Commission unveils new proposals on ‘circular economy’

| December 4, 2015 | 0 Comments

greenplanetThe European Commission has unveiled new proposals on the so-called circular economy. Closer business and governmental co-operation and a long-term transitional perspective for the circular economy to be fully implemented are elements of the new package.   

It also includes an action plan for the circular economy, legislative proposals on waste, packaging waste, landfill, and electrical and electronic waste, plans to further develop the Eco-design directive.

Reacting to the proposals, Greens/EFA Vice President and environment spokesperson Bas Eickhout said: “While we welcome the fact the Commission has finally come forward with revised proposals on the circular economy, we are concerned that the plans are undermined by the lowered ambition.”

Eickhout went on: “This is contrary to the commitment by the Commission to come forward with a more ambitious proposal. A year on from the initial decision by the Commission to withdraw its original proposals, we have lost both time and ambition in the push to stimulate the circular economy at EU level.”

He added: “While the new proposal includes additional elements, it lacks crucial aspects from the withdrawn proposal. A glaring absence is the scrapping of the proposed target to increase resource efficiency at EU level by 30 % by 2030 compared with 2014 levels.”

Green environment spokesperson Davor Skrlec added: “The proposal to address ‘waste to energy’ in the context of the Energy Union is alarming. Our economy needs prevention by smart designs, more reuse and more recycling – sustainable innovation, not more incineration.”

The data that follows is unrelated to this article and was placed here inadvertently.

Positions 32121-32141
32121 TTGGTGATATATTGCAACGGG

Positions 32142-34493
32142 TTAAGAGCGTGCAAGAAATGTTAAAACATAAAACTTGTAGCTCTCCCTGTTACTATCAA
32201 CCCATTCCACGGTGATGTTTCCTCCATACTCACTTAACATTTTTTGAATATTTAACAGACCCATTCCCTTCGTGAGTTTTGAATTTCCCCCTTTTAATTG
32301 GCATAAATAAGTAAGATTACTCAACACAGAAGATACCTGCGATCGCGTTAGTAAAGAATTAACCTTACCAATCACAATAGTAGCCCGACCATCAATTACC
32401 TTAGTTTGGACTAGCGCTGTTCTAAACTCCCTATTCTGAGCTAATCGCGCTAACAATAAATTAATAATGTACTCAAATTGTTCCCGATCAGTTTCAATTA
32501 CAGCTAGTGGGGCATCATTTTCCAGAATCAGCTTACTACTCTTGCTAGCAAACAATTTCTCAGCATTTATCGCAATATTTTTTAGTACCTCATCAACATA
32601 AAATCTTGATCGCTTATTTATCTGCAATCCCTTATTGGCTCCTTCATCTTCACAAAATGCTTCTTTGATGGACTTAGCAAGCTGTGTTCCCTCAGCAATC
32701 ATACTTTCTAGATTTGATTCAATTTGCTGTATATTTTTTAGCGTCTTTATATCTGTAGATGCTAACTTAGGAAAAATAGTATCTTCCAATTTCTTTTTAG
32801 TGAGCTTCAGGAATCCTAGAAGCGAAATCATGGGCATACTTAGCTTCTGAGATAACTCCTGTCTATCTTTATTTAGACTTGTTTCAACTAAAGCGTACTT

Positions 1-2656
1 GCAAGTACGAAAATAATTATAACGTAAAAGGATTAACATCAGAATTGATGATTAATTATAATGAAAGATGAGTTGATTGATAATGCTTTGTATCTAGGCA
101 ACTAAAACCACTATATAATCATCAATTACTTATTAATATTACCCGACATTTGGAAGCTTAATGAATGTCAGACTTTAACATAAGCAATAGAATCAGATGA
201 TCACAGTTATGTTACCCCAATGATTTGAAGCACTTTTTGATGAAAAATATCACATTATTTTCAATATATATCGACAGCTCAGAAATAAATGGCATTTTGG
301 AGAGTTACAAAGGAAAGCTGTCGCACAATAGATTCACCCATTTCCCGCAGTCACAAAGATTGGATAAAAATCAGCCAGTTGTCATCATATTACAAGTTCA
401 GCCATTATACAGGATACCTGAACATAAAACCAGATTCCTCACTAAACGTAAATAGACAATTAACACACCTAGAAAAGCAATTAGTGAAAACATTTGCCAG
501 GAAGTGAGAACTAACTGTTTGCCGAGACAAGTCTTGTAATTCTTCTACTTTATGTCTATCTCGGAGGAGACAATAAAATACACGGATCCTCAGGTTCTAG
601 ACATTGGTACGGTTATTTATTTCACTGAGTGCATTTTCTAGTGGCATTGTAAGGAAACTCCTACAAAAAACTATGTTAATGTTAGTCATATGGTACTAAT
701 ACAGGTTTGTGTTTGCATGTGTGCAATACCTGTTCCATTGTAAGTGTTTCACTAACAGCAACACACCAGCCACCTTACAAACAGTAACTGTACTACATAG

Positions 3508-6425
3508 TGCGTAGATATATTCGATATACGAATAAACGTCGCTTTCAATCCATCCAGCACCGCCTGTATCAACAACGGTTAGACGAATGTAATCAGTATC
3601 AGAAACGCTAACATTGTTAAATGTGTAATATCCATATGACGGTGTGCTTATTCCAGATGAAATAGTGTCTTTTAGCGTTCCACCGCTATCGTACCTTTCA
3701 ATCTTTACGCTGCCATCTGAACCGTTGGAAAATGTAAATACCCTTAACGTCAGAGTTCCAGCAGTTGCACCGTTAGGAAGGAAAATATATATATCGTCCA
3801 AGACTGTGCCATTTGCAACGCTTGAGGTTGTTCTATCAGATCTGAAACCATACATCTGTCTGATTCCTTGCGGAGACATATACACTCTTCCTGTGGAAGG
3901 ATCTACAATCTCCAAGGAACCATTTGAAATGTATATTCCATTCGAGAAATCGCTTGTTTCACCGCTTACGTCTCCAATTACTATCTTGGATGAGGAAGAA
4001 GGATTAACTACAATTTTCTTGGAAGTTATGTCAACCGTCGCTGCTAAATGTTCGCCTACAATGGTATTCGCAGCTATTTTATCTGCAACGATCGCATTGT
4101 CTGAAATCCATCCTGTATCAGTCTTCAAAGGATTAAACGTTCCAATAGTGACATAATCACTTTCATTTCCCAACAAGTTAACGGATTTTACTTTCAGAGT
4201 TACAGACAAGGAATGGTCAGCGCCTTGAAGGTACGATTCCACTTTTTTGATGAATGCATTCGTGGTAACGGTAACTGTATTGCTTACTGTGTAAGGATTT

Further comment came from BUSINESSEUROPE’s Director General Markus Beyrer who said: “The renewed approach is a good step to support business in this long-term transition agenda.

“Acceleration of the circular economy entails stronger commitment and collaborative approach involving governments, businesses and science as well as consumers and increased value chain co-operation.”

He says the implementation phase will be “critical”, adding: “In particular, concrete implementing measures must be carefully shaped to make sure the overall positive thinking of the new package is kept and not undermined by “silo approaches”.

UEAPME Secretary General Peter Faross said that “while many SMEs operating in the building or in the maintenance and repair sector are already living and supporting a circular economy on a daily basis, the regulatory framework, technical assistance and support at local level need to ensure that all SMEs are enabled to partake in such an economy.

“However, the communication also foresees elements which would increase the regulatory burden for SMEs, such as extending producer responsibility. Instead of increasing regulatory burden by extending producer responsibility, we should endorse the ‘Think Small First’, ‘Once Only’ and ‘Proportionality’ principles and subject regulatory proposals to independent ex ante and ex post impact assessments,” stressed Faross.


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Category: A Frontpage, Circular economy, Environment, EU, Greens, Waste, Waste management

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